So the other day I was at an academic summer camp talking with some preschoolers about my favorite animal and one of them asked me: "why does it have so many legs!?"

I know! Why does it need all those legs? Wouldn't six or even just four be enough? Probably it would be. This is more likely than not an example of randomness in the body plan of animals. Take humans as an example. Why do we have four limbs? Because our mammalian ancestors had four legs. Why did they have four legs? Because the lobed-fin fish that gave rise to land vertebrates had four fins that transitioned to limbs as they developed adaptations that allowed them to crawl out of the water. And why did the first lobed-fin fishes have four fins? Probably due to a random mutation in the hox genes (the genes that help to control embryonic development of bodies and limbs).

The same is true of a horseshoe crab: it has ten legs because...well because it's ancestors probably did. Or because there was a random mutation in the lineage's hox genes.

That's a pretty abstract concept even for an adult. So here's what I said: "They have a lot of legs because the group of animals they belong to has a lot of legs. Crabs, insects, spiders, they all have lots of legs and so do horseshoe crabs. That's really all I can say about it!"

I'm pretty sure my answer made no sense to the little guys. I know they can do similar and different but the concept of "relatedness" among different kinds of animals I think is a little out of reach. And like I said: it's frustrating that I've never been asked this question by an adult with the background knowledge and cognitive ability to understand the answer.

Any similar stories out there? What was your biggest success helping young children understand tough science concepts?

Tuesday, July 12, 2011

Eww, Nature is so Gross!

Out looking for stuff to shoot I noticed something moving around in the ground. I took a closer look and found a quite large grub. None of the images I got really do it justice but it was probably an inch and a half or so long.

I'm pretty sure I've mentioned this before but I always find it interesting to think about why grubs make us instinctively nauseous and/or squeamish. There's a pretty good chance it's an adaptive reaction to finding grubs (maggots) in rotten food. If the body gets nauseous before we eat bad food rather than after it saves us a lot of energy and possible dehydration from getting sick.

Of course I can't resist staring at it and shooting it for probably 15 minutes. The thing was creating quite a stir, rooting around in the ground. It seemed like it was trying to dig or find food or both, I'm really not sure. At first I thought it was after ants but it quickly became apparent that all the ants in the area where moving much quicker than it was. Maybe it was just looking for a good spot to bury itself and do some metamorphosing. Ecdysis here we come!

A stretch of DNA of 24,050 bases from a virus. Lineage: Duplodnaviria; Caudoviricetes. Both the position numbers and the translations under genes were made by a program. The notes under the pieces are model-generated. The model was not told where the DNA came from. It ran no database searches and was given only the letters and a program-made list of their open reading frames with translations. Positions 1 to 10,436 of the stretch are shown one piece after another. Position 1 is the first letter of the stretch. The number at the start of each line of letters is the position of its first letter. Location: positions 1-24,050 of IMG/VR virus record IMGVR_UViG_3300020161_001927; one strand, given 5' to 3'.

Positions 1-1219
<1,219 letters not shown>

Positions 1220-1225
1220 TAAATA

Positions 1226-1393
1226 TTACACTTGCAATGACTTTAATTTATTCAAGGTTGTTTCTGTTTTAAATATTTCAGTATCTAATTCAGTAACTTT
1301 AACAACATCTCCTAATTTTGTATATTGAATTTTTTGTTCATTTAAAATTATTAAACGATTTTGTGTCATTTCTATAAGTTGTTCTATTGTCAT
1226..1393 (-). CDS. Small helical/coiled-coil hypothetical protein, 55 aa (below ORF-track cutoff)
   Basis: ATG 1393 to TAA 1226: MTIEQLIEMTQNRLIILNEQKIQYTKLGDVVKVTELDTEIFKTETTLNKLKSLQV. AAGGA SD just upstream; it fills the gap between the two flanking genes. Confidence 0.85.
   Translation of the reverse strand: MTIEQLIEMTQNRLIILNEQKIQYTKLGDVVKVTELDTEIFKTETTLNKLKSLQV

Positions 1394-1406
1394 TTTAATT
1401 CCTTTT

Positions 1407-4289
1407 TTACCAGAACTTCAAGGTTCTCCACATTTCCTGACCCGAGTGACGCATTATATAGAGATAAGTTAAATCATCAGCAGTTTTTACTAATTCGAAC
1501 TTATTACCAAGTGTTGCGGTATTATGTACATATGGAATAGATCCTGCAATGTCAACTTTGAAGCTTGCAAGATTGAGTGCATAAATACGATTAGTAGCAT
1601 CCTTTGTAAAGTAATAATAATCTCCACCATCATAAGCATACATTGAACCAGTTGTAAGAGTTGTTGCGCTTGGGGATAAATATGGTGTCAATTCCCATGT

Saturday, July 2, 2011


I'm still here! And I've brought you more of your favorite! Cepaea Nemoralis!

One of Charles Darwin's insights into unraveling the mechanics of speciation by natural selection was that in any species there is variation. In a way it seems dumbly obvious: take human siblings. No too individuals are identical. Darwin bred pigeons so he also knew that this variation could be manipulated, in this instance by human intervention, but he took the leap to imagine (correctly) that nature could also manipulate this variation. These variations are, in essence, the stuff of evolution, the stuff of speciation. So to give you an idea of the amount of variation, in this case color variation, a single species can exhibit I went out this morning and shot a number of snails on the wall outside my house. This is what I saw:

11 different snails with 11 different patterns. Browns and yellows dominate the color variation in c. nemoralis but you can see oranges, tans, even one that was almost totally white. I wonder if there is some environmental factor but if so it must be quite acute since these are snails that were found in range of only several meters.

High levels of variation tends to be "good" for a species. It means that if the species (say c. nemoralis here) did need to start evolving towards one of these colors (say for camouflage) the genes are already present and the snails that were expressing those genes would survive more easily. Pretty quickly the ones with the "best" color would be all that was left. You might also imagine conditions in two parts of the species' range changing in different ways, one favoring one color and the other area favoring another color. That's exactly how you get speciation.

I hope to keep documenting the variation in color of c. nemoralis in our area and see if it changes year to year or season to season.